Free embroidery pattern from Pen to Thread by Sarah Watson!

We are thrilled that Sarah Watson is here on The Daily Stitch to share a tutorial for a pattern from her new book, Pen to Thread! This book just arrived in the shop and it’s gorgeous! Featuring more than 750 whimsical, imaginative motifs hand drawn by Sarah, it’s sheer delight for anyone who wields a needle. Take it away, Sarah!

Pen to Thread by Sarah Watson

Hi there, it’s me, Sarah Watson. Today I’m here to share with you a super great project using a motif and instructions from my new book Pen to Thread. It’s a really great book slam-jam packed with super cute and fancy embroidery motifs, great stitch instructions and lots of material inspiration and tips for creating. The motifs can be used anywhere, and one of my favorite ways to use them is on an embroidered napkin.

Embroidered napkin tutorial with Sarah Watson

Materials:

Embroidery Thread Colors:

I like to use a variety of textures in my embroideries, so I used a linen thread, a wool thread, pearl cotton and traditional stranded cotton. The colors I’ve listed here correspond to the colors I’ve used, but aren’t the exact threads.

Teal: 3851
Lime: 166
Yellow: 444
White: Blanc
Fuschia: 917

Embroidered napkin tutorial with Sarah Watson

 

In my home we always use cloth napkins at meals. We’re only a family of three, but one of us is a little baby that loves to make a mess, so if we were using paper napkins we would be wasting a lot. They are so practical, and much more environmentally friendly. Cloth napkins make a great gift, and if made with care and the quality materials, will last generations. The napkin I’ll be showing is cocktail napkin size, although you can make whatever size you want. I plan to make a set of 4 to give as a gift! I started with a pre-washed 10 inch (sorry, my internet is slow, I can’t open the translation app, I assume you’ll want cm) square of medium weight fabric (I used Andover Black Chambray), and added binding from my latest fabric line, Garden Secrets from Cloud 9 Organic Fabrics. You can use a premade napkin, or make your own.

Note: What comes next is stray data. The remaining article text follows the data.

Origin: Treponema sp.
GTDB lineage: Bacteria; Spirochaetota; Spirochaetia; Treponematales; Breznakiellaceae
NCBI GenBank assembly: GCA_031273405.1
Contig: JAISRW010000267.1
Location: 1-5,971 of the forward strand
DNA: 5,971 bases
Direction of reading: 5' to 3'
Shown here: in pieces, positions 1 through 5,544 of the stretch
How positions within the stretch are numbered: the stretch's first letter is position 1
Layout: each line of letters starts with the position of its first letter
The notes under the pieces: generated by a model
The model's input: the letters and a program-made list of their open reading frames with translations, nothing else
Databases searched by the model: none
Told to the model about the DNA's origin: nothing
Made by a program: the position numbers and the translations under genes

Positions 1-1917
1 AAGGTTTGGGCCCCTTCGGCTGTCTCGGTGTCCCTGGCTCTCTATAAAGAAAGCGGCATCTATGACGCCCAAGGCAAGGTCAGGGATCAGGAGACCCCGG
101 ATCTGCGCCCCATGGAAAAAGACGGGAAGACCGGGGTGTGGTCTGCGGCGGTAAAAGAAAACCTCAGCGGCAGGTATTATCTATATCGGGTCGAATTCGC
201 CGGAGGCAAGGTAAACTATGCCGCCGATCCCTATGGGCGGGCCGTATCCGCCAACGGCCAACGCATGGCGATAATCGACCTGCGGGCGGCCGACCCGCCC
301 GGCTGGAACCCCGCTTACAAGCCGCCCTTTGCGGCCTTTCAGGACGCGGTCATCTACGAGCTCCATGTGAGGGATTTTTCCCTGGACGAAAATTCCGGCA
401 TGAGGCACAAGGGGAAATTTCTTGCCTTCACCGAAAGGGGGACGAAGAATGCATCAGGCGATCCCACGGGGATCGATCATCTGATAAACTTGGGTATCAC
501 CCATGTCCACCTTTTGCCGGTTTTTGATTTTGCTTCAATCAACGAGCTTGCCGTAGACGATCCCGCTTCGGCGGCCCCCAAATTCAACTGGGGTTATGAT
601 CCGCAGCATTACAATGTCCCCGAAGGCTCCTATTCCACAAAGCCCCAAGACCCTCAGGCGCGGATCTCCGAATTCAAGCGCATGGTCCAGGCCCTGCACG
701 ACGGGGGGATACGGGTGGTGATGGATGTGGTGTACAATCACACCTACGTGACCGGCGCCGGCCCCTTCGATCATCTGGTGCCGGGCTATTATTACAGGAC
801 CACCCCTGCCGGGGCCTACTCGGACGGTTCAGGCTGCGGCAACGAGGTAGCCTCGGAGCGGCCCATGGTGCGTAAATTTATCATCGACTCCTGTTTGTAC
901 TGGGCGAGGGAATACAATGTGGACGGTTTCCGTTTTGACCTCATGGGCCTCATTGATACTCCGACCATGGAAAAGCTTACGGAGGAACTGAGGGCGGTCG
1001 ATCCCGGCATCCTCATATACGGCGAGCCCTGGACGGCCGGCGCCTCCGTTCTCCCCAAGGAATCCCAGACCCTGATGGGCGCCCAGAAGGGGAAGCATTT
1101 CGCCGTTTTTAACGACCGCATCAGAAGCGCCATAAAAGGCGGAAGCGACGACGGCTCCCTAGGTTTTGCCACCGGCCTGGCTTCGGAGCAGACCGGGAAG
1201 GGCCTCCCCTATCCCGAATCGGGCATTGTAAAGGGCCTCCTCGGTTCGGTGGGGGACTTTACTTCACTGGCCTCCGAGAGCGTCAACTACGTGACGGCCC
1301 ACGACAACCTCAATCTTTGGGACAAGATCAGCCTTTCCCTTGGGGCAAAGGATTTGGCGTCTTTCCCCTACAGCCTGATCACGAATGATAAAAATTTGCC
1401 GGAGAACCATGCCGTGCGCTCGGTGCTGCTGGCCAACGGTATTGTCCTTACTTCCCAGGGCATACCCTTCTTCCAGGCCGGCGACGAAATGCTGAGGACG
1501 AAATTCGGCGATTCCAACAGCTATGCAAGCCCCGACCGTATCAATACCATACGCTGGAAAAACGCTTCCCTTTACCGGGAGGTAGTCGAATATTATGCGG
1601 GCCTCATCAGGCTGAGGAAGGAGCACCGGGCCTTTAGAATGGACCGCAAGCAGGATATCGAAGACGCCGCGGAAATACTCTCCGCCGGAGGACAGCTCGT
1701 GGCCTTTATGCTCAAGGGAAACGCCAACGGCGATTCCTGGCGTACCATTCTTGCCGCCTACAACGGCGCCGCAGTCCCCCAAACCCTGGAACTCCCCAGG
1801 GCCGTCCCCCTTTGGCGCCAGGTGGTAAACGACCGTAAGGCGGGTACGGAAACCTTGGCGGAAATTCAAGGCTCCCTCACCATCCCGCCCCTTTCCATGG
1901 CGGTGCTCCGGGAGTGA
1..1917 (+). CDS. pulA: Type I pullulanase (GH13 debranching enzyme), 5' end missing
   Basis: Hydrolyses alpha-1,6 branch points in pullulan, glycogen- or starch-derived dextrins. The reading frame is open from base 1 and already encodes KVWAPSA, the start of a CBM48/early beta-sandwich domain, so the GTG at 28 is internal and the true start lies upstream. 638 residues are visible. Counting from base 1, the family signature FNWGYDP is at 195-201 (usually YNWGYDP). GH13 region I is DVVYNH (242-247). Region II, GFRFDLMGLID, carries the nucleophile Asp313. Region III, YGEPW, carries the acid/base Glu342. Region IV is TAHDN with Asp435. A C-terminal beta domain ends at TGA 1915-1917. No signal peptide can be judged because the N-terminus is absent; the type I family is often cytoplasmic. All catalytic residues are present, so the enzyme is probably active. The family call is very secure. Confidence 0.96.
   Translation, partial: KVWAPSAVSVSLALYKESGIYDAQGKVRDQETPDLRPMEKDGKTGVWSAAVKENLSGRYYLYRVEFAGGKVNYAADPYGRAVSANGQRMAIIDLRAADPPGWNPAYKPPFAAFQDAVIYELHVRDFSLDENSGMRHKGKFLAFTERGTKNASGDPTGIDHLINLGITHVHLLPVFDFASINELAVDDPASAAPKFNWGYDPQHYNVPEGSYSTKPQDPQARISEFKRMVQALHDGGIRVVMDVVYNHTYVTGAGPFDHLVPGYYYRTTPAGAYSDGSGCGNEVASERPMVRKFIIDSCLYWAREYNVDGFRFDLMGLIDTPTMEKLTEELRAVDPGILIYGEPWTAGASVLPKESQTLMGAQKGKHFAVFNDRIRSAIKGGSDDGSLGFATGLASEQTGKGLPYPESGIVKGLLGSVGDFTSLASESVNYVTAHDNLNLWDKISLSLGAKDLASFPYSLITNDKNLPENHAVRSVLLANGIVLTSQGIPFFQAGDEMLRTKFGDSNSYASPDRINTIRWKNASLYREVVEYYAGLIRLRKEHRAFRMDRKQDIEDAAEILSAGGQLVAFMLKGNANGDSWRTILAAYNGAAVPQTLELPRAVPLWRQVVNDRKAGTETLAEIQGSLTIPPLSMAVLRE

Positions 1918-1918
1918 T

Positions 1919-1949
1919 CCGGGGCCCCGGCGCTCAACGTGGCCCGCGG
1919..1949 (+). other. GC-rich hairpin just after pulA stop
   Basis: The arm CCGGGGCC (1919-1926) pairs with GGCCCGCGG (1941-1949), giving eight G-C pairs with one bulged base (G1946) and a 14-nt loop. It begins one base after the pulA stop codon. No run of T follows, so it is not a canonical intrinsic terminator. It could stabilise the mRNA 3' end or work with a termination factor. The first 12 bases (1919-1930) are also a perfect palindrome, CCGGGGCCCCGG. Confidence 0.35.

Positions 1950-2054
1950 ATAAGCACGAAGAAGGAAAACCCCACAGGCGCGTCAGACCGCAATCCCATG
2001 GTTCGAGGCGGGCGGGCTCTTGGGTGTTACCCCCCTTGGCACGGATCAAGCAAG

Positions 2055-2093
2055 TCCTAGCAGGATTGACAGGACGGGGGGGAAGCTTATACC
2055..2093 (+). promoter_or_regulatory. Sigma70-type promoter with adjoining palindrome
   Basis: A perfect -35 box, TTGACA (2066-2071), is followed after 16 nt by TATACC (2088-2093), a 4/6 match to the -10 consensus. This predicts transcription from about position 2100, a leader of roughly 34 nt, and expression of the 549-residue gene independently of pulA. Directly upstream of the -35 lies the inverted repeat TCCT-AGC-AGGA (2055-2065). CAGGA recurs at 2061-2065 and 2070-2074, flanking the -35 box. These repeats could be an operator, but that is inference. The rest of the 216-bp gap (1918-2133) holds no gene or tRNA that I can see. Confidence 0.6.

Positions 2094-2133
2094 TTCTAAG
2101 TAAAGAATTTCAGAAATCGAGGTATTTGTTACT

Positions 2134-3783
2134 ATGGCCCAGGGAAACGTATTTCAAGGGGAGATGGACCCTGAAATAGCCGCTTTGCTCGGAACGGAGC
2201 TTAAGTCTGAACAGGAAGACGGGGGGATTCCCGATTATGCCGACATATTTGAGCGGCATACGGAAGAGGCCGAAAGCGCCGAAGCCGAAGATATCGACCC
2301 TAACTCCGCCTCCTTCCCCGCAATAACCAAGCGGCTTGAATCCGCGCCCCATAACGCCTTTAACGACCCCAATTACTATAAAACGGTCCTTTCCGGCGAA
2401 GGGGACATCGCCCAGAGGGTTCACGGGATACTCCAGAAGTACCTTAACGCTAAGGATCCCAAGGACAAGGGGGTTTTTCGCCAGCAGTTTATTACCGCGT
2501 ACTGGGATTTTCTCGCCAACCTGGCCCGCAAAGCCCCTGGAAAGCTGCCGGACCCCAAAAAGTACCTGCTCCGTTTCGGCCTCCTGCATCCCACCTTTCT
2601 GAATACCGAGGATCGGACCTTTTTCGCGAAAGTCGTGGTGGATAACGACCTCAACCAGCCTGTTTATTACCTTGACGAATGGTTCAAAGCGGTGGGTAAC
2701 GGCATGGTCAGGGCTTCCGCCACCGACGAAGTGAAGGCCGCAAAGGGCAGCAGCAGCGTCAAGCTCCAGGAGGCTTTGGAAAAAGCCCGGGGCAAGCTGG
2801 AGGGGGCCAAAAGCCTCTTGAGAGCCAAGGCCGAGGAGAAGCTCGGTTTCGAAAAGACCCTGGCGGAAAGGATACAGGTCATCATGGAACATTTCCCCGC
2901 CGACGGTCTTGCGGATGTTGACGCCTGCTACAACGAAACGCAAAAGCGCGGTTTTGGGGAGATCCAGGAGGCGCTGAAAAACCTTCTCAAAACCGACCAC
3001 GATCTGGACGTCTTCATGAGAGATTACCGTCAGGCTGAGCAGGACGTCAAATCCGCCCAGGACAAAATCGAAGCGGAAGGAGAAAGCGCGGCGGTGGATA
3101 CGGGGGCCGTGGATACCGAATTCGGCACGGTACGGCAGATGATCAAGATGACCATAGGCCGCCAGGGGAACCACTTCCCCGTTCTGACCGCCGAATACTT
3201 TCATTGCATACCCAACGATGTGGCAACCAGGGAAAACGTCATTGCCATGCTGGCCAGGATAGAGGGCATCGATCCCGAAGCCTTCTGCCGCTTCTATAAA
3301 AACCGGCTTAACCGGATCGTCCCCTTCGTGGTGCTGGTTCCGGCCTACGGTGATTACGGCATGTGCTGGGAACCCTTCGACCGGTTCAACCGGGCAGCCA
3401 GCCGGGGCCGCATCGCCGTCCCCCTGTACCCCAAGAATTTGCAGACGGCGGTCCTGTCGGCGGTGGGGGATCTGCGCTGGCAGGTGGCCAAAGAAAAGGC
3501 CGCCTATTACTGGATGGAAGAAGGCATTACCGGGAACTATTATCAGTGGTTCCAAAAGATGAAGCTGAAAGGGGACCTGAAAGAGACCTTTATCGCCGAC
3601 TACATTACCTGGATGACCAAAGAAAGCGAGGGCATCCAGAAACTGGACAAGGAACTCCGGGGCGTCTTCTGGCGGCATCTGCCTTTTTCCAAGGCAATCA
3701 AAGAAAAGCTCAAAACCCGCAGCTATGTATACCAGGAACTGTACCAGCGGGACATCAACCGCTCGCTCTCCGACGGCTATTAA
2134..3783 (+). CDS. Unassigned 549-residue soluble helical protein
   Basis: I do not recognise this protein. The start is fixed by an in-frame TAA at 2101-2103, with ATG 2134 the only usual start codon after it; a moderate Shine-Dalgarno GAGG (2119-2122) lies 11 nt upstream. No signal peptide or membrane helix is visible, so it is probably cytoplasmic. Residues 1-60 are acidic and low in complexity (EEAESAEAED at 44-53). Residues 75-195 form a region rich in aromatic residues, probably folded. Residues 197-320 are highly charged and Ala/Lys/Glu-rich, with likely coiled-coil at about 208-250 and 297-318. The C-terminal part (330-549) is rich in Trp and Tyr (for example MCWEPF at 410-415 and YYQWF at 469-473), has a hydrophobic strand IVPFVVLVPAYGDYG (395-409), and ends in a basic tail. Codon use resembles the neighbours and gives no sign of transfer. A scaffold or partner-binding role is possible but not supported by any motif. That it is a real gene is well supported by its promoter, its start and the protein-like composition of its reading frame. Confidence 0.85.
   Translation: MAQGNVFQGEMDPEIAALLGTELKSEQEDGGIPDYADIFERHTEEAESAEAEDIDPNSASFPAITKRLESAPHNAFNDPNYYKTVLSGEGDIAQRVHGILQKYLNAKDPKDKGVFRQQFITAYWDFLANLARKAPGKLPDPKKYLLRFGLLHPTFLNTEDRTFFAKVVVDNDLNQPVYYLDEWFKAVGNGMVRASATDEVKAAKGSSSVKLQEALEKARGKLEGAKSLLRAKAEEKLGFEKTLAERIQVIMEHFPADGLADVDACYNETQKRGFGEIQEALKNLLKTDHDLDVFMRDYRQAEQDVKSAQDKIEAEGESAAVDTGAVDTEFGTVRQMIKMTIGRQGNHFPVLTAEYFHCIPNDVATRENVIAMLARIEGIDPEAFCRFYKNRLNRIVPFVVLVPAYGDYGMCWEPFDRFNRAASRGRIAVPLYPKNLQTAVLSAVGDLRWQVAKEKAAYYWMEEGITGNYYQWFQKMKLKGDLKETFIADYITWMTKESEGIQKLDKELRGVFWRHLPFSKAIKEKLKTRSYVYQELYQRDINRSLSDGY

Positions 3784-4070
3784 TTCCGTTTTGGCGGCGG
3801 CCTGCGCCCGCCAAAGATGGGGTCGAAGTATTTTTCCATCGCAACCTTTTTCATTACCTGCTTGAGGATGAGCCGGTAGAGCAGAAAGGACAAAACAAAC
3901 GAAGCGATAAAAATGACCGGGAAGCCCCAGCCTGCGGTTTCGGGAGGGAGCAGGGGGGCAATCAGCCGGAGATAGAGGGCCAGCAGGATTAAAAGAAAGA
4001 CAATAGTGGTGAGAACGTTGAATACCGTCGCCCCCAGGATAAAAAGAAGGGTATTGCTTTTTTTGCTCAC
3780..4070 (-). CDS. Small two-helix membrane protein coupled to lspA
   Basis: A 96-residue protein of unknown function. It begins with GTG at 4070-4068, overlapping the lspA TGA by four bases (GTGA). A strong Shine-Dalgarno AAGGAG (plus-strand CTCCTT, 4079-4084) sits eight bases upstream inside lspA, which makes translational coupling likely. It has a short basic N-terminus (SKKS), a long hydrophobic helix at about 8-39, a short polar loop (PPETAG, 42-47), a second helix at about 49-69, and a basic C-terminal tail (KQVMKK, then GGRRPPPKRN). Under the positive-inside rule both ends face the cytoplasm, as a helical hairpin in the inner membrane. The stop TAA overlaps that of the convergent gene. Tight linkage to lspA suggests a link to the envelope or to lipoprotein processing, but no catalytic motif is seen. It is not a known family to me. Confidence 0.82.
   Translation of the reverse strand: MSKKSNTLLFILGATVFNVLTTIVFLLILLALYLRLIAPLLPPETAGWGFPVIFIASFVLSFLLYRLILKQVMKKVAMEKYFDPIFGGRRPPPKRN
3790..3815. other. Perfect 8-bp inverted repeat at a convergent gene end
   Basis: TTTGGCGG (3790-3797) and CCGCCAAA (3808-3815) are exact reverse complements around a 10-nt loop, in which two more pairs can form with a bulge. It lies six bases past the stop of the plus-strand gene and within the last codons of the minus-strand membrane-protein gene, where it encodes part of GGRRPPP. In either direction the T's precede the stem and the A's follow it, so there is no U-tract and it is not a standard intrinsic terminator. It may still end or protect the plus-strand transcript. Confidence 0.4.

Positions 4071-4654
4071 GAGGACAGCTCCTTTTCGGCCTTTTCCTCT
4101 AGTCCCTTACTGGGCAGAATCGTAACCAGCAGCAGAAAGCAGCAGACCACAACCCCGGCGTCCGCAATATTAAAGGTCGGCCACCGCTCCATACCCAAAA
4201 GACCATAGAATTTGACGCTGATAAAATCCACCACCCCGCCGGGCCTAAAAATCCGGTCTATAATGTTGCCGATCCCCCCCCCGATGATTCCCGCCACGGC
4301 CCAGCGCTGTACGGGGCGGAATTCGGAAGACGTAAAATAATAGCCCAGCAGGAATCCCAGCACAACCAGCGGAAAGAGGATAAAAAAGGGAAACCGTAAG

I chose to put this motif in the corner of the napkin, it looks great that way folded up and used as a coaster. You may choose to enlarge or shrink the motif, but I used it the size it was in the book. There is a CD that comes with the book that makes scaling the motifs a piece of cake.

Embroidered napkin tutorial with Sarah Watson

Just a few more things before we get going. I chose thread colors that were similar to coordinated with my binding fabric, so if you are doing the same, make sure to bring a swatch of that binding fabric with you to The Village Haberdashery so you can match your threads. I also used a dark ground, and it’s important to pick colors that are vibrant enough to stand out on a dark, textured fabric, so bring your base fabric along too. Lay a single thread on your fabric ground and step back a bit, to make sure it’s easily visible. Now you’ve got your napkin, and you’ve got your threads, let’s get going!

Step 1: Transfer your motif to the napkin.

Because I used a dark colored fabric for my napkin, I used the tracing paper transfer method. The size of the motif I chose was perfect for the napkin, so I didn’t need to resize it, just trace it on to tracing paper and tape it to my napkin, on the corner, not too close to the binding. For other tracing methods, check out the book. I like tracing paper because you simply embroider over it and tear it away when you finish.

Embroidered napkin tutorial with Sarah Watson

If you haven’t bought your copy of the book yet, here is the motif for you to print.

Embroidered napkin tutorial with Sarah Watson

Step 2: Start embroidering

When using a tissue paper transfer, you want to start with the smaller, or innermost details first. The holes you make with your needle will perforate the paper enough for it to tear out easily, which is great when you’re finished, but not as fun while you’re still working. Starting with the smaller, innermost elements helps keep the paper intact and in place until you finish.